Literature relating MAC behavior analysis and capacity estimation can be grouped into three sets. The first set consists of interference models and ensuing MAC behavior analysis that considers interference from within the transmission range. These models consider the impact of interference from different links to be same, irrespective of their relative geometric location [1–4]. The second set comprises of location-based MAC behavior and interference analysis [5–8]. Literature in this group focuses on change in MAC behavior because of changing geometric relation of the interfering links. The final set consists of capacity estimation based on physical characteristics of wireless channel.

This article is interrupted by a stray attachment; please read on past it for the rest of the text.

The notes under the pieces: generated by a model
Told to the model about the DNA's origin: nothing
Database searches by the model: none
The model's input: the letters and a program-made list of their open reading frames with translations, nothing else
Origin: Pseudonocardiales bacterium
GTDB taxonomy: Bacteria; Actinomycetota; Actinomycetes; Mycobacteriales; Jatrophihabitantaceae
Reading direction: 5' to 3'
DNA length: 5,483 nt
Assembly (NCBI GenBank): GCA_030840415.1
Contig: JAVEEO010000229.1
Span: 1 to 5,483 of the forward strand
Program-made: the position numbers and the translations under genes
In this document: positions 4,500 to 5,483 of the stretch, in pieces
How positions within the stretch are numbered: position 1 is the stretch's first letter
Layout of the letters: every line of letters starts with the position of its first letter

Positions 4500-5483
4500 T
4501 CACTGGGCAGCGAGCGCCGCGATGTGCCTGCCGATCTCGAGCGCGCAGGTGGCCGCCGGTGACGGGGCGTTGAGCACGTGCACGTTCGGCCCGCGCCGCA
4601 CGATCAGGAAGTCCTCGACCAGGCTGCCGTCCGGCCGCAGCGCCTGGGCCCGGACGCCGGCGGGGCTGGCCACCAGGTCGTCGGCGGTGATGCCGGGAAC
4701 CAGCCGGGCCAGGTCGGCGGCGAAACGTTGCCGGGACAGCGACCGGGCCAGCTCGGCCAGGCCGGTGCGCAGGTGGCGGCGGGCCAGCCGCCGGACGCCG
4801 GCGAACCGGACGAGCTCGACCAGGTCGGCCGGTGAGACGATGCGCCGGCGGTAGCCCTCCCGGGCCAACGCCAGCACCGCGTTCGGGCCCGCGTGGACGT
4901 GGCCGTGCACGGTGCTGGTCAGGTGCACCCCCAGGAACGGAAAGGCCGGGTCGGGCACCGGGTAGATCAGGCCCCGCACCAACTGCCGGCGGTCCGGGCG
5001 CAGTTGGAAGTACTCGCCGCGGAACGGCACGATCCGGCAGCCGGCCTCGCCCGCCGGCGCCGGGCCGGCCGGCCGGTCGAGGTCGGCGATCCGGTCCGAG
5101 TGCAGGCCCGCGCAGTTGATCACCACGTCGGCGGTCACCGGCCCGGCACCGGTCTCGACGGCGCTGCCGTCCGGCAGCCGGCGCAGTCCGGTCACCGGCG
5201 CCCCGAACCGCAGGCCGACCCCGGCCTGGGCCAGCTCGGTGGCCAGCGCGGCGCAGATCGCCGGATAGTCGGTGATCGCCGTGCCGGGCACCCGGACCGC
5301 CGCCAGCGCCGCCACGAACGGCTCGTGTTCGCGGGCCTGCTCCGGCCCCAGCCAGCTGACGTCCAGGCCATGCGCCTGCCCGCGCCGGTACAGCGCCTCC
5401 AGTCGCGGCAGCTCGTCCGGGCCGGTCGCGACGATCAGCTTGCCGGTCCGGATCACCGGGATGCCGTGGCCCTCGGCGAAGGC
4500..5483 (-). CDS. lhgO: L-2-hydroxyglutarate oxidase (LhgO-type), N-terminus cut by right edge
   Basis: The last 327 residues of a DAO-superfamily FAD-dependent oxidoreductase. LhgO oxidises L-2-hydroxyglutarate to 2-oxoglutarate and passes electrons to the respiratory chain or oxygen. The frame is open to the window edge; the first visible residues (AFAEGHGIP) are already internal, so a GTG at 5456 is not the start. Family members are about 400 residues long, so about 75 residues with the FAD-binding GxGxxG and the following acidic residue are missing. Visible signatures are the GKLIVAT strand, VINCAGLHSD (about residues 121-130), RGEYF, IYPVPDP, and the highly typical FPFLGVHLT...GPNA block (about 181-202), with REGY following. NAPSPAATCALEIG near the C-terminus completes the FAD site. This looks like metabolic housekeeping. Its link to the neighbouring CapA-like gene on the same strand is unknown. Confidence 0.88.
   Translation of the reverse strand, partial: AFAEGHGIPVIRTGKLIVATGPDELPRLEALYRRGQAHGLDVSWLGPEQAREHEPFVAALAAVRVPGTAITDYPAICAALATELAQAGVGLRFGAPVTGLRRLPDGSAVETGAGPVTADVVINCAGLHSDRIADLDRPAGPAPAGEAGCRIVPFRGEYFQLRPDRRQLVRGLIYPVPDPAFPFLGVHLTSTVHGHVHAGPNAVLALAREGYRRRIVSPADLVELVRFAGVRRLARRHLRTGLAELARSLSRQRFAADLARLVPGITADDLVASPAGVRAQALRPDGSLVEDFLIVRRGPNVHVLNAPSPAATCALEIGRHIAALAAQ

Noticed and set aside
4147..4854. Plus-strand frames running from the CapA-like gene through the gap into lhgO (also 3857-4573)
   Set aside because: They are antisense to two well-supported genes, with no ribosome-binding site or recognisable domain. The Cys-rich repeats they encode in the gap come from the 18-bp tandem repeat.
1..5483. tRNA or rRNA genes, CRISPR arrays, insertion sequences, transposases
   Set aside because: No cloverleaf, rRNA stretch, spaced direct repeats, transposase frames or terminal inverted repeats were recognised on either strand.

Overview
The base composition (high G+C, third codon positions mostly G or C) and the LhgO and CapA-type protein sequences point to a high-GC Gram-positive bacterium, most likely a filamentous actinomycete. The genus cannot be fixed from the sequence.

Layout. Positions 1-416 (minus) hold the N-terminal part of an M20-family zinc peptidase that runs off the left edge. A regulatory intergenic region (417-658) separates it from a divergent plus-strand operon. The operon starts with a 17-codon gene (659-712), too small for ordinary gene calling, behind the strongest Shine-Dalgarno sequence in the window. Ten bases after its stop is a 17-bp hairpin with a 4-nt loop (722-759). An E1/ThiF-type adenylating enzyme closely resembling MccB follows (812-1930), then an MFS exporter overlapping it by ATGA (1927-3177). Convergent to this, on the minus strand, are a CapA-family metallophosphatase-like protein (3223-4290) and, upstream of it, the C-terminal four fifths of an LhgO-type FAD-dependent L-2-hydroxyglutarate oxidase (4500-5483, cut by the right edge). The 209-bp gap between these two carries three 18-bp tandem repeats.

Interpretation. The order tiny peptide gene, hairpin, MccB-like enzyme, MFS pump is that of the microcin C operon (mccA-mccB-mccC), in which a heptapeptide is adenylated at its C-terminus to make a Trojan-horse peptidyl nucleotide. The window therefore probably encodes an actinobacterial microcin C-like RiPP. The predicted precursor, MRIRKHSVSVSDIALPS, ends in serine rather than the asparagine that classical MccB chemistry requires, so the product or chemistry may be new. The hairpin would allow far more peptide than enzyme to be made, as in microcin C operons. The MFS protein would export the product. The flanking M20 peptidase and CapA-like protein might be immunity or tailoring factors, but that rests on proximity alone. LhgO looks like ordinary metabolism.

Capacity estimation of CSMA-based wireless networks was first performed by Boorstyn et al. [9]. Authors used Markov chain-based model to compute exact throughput in multi-hop CSMA-based wireless networks. However, the analysis was limited to few nodes, given the complexity of computation. Bianchi [10] computed the achievable throughput by individual nodes, given that all interfering nodes are within a transmission range. Bianchi showed that in the absence of hidden node problem [11] and with perfect channel capture, wireless nodes exhibit fairness for all nodes contending for channel access. Although restricted to only one type of two-flow interactions (i.e., coordinated interfering links), Bianchi computed exact throughput values for different IEEE 802.11 DCF mode parameters. Protocol and physical models of interference are well-known interference models [1] that have been used frequently in literature for capacity estimation as well as MAC protocols and channel assignment research. Both models lead to inaccurate interference estimation.